Wednesday, October 13, 2021

Charlie Lucas Royal Enfield hits the road

I've owned this machine for more years than I care to admit now. It was an unloved and unknown bike in a local auction and I won it as the sole bidder with a chancer bid. Purchase came with a first flush of enthusiasm, I started it up and took it to an event or two. Then I decided that if it was to be used in anger the motor should be checked out - the motor had been run on castor oil. As I was short on time and heavy on projects it went up to Paul Henshaw of Performance Classics in Wales. I collected it running, Paul had done a cracking job as expected in stripping, cleaning and servicing. Then a misfire crept in and it was evident that the mag needed rebuilding as well as the engine. In the meantime I managed to get the bike road registered.

The mag was duly rebuilt but I got the timing wrong. Trying to test run a bike with no kickstart when you live on top of a hill is not much fun so I got dispirited and wheeled it to the back of the garage for a period of contemplation.

1950s Charlie Lucas Royal Enfield 500 Twin.

From purchase onwards I had no idea who made the bike, I had a couple of leads but they got me nowhere. Then out of the blue I saw an original picture of the bike from back in the day in the letters section of Old Bike Mart magazine. A breakthrough moment for the bike and for my enthusiasm.

It was always evident that the bike was of decent build quality and a step up from something homemade and so it proved to be. The engine is a Royal Enfield 500 twin, not a particularly noteworthy sports engine but back in the early postwar club racing scene you made do with what you had. The frame is very similar to a Featherbed Norton but with a few subtle differences. The gearbox is a rare close ratio and the only real concession to tuning seems to be the twin carbs and megaphone pipes.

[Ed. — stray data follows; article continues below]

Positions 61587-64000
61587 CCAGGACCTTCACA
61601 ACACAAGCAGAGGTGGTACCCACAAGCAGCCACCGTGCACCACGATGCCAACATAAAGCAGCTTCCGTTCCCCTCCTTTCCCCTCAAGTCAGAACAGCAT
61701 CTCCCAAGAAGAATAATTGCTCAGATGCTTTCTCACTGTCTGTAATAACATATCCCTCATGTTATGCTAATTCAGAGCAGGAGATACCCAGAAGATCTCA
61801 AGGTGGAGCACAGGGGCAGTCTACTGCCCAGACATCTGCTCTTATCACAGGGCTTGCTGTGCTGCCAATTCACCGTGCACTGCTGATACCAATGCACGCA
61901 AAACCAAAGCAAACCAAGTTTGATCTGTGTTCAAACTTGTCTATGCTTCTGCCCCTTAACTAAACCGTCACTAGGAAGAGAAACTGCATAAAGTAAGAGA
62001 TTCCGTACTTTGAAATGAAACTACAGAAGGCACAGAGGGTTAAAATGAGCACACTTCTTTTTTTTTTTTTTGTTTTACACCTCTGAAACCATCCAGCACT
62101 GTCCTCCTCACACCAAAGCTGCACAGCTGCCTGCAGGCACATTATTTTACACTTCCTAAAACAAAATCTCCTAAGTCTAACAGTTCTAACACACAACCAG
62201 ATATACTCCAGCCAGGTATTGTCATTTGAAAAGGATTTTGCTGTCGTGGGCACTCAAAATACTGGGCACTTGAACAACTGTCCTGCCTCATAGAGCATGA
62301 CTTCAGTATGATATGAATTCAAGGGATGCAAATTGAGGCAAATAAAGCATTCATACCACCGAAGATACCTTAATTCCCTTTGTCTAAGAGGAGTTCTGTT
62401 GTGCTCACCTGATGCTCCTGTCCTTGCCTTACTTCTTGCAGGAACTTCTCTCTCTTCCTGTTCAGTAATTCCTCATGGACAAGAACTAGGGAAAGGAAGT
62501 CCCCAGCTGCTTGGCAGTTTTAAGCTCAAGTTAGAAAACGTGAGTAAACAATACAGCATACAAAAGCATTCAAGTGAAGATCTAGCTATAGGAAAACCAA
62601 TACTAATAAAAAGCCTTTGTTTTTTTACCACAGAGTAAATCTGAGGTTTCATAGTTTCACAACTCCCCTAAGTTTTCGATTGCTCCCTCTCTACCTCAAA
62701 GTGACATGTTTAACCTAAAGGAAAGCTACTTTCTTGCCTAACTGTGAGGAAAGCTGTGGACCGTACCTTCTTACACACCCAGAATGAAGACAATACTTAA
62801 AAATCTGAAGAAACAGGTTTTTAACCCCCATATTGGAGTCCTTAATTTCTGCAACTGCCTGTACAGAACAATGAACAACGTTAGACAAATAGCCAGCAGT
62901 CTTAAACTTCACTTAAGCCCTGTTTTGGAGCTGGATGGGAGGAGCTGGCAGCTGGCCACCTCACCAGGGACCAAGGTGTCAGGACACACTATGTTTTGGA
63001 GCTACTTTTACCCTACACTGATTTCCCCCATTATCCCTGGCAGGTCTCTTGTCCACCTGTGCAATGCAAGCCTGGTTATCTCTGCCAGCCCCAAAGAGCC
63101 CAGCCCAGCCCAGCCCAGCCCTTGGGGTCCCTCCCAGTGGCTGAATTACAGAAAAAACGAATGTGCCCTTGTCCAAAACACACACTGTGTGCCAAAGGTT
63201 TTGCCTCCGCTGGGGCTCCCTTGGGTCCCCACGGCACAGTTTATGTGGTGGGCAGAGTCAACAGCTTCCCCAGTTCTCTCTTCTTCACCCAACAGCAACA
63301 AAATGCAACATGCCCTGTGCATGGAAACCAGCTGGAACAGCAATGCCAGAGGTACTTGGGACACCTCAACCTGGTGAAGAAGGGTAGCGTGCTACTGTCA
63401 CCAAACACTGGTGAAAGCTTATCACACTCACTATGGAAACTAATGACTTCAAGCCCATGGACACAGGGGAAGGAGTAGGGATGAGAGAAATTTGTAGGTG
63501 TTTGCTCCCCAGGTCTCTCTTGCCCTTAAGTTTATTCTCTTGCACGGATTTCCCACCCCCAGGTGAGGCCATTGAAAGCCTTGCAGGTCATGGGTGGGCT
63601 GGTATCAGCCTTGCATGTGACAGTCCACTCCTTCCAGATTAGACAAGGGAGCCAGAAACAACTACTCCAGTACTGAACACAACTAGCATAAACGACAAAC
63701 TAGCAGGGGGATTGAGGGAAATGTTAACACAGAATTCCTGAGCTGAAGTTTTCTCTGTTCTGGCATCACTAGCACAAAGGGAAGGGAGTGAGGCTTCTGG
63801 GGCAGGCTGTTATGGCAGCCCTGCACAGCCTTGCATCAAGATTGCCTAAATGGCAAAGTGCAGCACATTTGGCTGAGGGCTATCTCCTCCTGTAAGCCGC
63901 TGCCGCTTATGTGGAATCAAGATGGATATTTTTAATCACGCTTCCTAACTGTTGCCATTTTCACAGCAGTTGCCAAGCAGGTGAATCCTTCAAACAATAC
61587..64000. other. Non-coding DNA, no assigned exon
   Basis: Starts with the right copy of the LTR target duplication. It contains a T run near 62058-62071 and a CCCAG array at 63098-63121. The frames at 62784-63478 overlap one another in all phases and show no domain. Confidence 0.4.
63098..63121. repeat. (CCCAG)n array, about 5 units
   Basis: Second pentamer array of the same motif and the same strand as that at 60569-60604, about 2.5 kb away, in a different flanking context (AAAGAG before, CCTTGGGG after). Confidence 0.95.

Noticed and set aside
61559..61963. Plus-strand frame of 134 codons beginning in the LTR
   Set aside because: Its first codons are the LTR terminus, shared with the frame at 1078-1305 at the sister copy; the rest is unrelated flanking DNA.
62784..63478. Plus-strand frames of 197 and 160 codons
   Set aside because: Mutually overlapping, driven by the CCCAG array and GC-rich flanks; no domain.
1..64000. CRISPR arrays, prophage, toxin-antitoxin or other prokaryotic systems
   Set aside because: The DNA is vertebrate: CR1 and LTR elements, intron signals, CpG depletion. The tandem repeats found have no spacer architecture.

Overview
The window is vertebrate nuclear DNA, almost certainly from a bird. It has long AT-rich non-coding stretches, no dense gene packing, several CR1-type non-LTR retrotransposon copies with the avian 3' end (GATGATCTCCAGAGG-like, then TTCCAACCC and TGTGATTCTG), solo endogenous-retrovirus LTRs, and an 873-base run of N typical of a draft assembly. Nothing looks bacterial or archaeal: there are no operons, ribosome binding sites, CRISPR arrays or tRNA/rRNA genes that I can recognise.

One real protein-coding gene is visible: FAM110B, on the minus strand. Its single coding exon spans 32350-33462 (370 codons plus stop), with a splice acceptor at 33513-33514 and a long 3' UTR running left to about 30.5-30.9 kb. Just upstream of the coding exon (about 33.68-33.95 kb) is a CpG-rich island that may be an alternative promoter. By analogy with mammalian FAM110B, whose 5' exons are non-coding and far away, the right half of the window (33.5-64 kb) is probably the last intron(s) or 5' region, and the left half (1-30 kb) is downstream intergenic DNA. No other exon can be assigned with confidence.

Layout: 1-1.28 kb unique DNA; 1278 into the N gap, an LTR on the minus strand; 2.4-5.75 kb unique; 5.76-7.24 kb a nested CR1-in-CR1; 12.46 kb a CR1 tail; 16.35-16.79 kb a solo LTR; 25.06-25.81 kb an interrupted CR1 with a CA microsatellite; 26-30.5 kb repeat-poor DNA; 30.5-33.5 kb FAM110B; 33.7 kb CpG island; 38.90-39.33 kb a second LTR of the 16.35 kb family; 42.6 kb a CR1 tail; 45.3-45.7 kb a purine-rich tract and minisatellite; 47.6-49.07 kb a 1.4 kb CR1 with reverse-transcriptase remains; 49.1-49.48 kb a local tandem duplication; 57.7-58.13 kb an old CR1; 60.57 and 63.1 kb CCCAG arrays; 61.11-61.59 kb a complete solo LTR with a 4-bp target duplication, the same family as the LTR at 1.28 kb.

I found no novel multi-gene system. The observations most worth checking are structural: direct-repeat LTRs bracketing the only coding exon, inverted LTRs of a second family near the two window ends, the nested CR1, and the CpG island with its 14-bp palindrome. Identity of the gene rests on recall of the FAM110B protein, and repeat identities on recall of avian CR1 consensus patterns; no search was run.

The ID of the bike is that it is a Charlie Lucas made machine. Charlie was a bike dealer in Watford who had a sideline in producing speedway frames and bespoke frames for road racing. It's unclear of how prodigious his output was but it is fair to say low. Charlie was famous for making the frame of the 'Melem Special' a successful one-off DOHC 250cc machine campaigned in the early and mid fifties.

1950s Charlie Lucas Royal Enfield 500 Twin.

The next breakthrough came in the purchase over the summer this year of a set of electric starter rollers from ebay. A total gamechanger in fettling something like this. I re-timed the bike and got it running sweet. Next step road tests. It's quite a buzz riding an original and unrestored fifties road racer out on public roads. Riding position is brutally uncomfortable for my six foot two frame, the footrests are ludicrously high and all my weight falls on to my wrists. The gearing is very high and to get a decent pace up the bike needs to be thrashed, brakes are standard Enfield and though fine for a Bullet or suchlike are slightly below par for this application. I took the bike along to a local VMCC run for fun but had to decline and head back home from the start such was the discomfort...

Next steps are light fettling and further investigating the bike's history with the leads I have. It's remarkable to have a period race bike in such unmolested and original condition, this perhaps means that it wasn't used much and will be hard to trace in race results / programmes? Some time in the bike's life 18 inch rims have been fitted, I have the original 19 inch ones and shall fit these back on soon. That should improve the grace of the bike and make it look slightly less chunky. Moving the footrests will be tricky but changing the handlebars is not, so a pair of swan-neck clip-ons will be substituted. Lowering the gearing with a smaller gearbox sprocket should make it slightly more manageable (I barely managed top gear on test runs). That should all be easily achievable by next season. After that it's just to get out and enjoy using it.

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